Benjamin Netanyahu has been prime minister of Israel since 2009. He previously served three terms as prime minister in the 1990s.
Now it appears that his time in office may be over.
In what is being called “a seismic event in Israeli politics,” Mr. Netanyahu’s rivals announced yesterday the creation of a coalition government that would replace him. Yair Lapid, who leads the centrist Yesh Atid party, and Naftali Bennett, who heads the right-wing Yamina party, will team up with six other parties.
Mr. Bennett will serve as prime minister for two years, followed by Mr. Lapid, who will first serve as foreign minister. Blue and White’s Benny Gantz will be defense minister; New Hope’s Gideon Saar will be justice minister; Yisrael Beiteinu’s Avigdor Lieberman will be finance minister; and Yamina’s Ayelet Shaked will be interior minister.
However, some of the coalition agreements are not yet final. They will need to be presented to the Knesset (the Israeli parliament) within twelve days.
How is Israel governed?
The Knesset is composed of 120 members. No party has ever won a sixty-one-seat majority in an election, so the party that wins the most seats is given a period of time to build a governing coalition with other parties. Mr. Netanyahu’s party won the most seats in the recent elections, but he was unable to build such a coalition.
Mr. Lapid, whose party came in second, was then given this opportunity. Yesterday, he announced that he had built such a coalition. However, his coalition is far from stable, as it includes members from a wide variety of parties. For the first time, the Islamist Ra’am party chose to join, making it the first Arab party to enter an Israeli government.
Mr. Netanyahu is warning that this new coalition is a dangerous government that will not be able to confront Iran or meet other security challenges. He is expected to try to sabotage the coalition by pressing several of its right-wing members to defect.
Since the coalition has only sixty-one seats, the defection of a single member would bring it down and lead to another election.
Why was Mr. Netanyahu in office for so long?
George Friedman, a geopolitical analyst, has made popular the concept of a “metanarrative.” This is a guiding worldview, a set of priorities and agendas that form and explain behavior. Individuals, organizations, and countries all have metanarratives. When we identify a nation’s metanarrative, we are better able to understand its past actions and predict its future behavior.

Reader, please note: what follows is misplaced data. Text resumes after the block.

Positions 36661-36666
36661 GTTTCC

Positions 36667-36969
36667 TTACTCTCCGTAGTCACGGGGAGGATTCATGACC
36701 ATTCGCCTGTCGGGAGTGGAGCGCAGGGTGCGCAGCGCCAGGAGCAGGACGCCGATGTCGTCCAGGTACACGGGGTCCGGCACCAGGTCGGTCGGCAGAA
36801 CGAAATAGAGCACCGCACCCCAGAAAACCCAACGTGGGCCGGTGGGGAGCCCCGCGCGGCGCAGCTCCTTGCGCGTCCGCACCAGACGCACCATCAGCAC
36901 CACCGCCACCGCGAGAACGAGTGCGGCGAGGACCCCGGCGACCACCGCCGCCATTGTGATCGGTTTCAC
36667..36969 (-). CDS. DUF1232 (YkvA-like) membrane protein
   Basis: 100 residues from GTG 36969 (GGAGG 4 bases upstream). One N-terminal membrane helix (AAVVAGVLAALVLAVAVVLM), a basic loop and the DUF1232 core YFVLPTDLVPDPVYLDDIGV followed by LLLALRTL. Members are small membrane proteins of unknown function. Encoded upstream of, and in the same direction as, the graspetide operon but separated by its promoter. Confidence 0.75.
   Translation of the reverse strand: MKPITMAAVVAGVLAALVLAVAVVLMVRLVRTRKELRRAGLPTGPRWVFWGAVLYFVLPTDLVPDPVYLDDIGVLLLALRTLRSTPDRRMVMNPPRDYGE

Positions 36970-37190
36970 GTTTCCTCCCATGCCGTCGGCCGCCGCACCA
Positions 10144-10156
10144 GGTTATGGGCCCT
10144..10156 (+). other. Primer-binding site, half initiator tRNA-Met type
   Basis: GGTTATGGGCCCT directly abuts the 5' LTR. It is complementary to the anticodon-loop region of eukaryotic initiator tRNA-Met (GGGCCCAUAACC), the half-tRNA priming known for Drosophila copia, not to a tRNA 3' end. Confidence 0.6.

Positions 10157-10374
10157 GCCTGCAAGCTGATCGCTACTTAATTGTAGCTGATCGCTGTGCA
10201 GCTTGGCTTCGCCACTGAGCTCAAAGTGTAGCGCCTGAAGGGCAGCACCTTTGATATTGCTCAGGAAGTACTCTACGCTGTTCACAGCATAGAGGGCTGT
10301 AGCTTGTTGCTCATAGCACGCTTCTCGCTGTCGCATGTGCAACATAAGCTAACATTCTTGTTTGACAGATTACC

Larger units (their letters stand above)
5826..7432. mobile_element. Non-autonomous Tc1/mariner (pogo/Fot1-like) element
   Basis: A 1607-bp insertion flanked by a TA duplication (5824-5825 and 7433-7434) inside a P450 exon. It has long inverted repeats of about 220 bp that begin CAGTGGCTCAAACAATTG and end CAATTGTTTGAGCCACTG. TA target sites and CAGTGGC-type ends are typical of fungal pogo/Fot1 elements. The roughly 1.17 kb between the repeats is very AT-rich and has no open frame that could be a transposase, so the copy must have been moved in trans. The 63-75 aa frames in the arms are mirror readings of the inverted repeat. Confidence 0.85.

The metanarrative of the State of Israel has been clear from its formation on May 14, 1948: to provide a homeland for the Jewish people. This metanarrative is tied directly to the security of the country. From its inception, Israel has faced adversaries who seek its destruction.
Its War of Independence was fought against a coalition of forces from Egypt, Syria, Jordan, and Lebanon. In the years since, Israel has fought against these countries as well as forces from Iraq, Saudi Arabia, Kuwait, Algeria, and the Palestine Liberation Organization. In recent years, it has faced attacks from Hezbollah in Lebanon and Hamas in the Gaza Strip.
As a result, Israel expects its prime ministers to put national security above all other priorities. To the degree that Mr. Netanyahu has been viewed as successful in this regard, he has been able to retain his position of leadership. However, he is currently under indictment for corruption, causing many potential coalition members to refuse his invitation to join his government. His handling of the coronavirus pandemic and the recent conflict with Hamas have come under criticism as well.
How can we pray for Israel?
How can you and I “pray for the peace of Jerusalem” in these historic days (Psalm 122:6)?
One: Pray for the protection of Israel and cessation of violence in the region. It would not be surprising for Iran and Israel’s other enemies to try to take advantage of this leadership transition. Make Paul’s prayer yours: “May the Lord of peace himself give you peace at all times in every way” (2 Thessalonians 3:16).
Two: Pray for the new leaders (if they do take office) to build a better future for Israel and the Palestinians. With God “there is neither Jew nor Greek” (Galatians 3:28). He loves each of us so much that his Son died for each of us. Pray for his best for the Jews, Arabs, and others who inhabit the Holy Land.
Three: Pray for ways to build relationships with the Jewish people you know. Paul had “great sorrow and unceasing anguish” for the Jews who had not made Jesus their Messiah (Romans 9:2). Like him, we should grieve for every Jewish person who does not know our Lord and seek to share his love and grace with them.
How can we repay the debt we owe?
Jesus was a Jew. So were each of his apostles. So was Paul. Every book of the Bible (except possibly for Luke/Acts and Hebrews) was written by a Jew. Christians owe a tremendous debt to our Jewish sisters and brothers.
How can we repay it? By praying for them daily, forging relationships with them built on mutual respect and appreciation, and giving them the opportunity to know their Messiah.
Can Jesus use you to introduce his people to him?
NOTE: For more on God’s sovereignty over time and life, see my new website article, “Is an iPhone depicted in an 1860 painting? Time travel and the truth of God.” For more on the power of sacrificial relationships, see my new article, “Woman donates kidney to husband’s ex-wife two days after wedding: How to find the community we need.”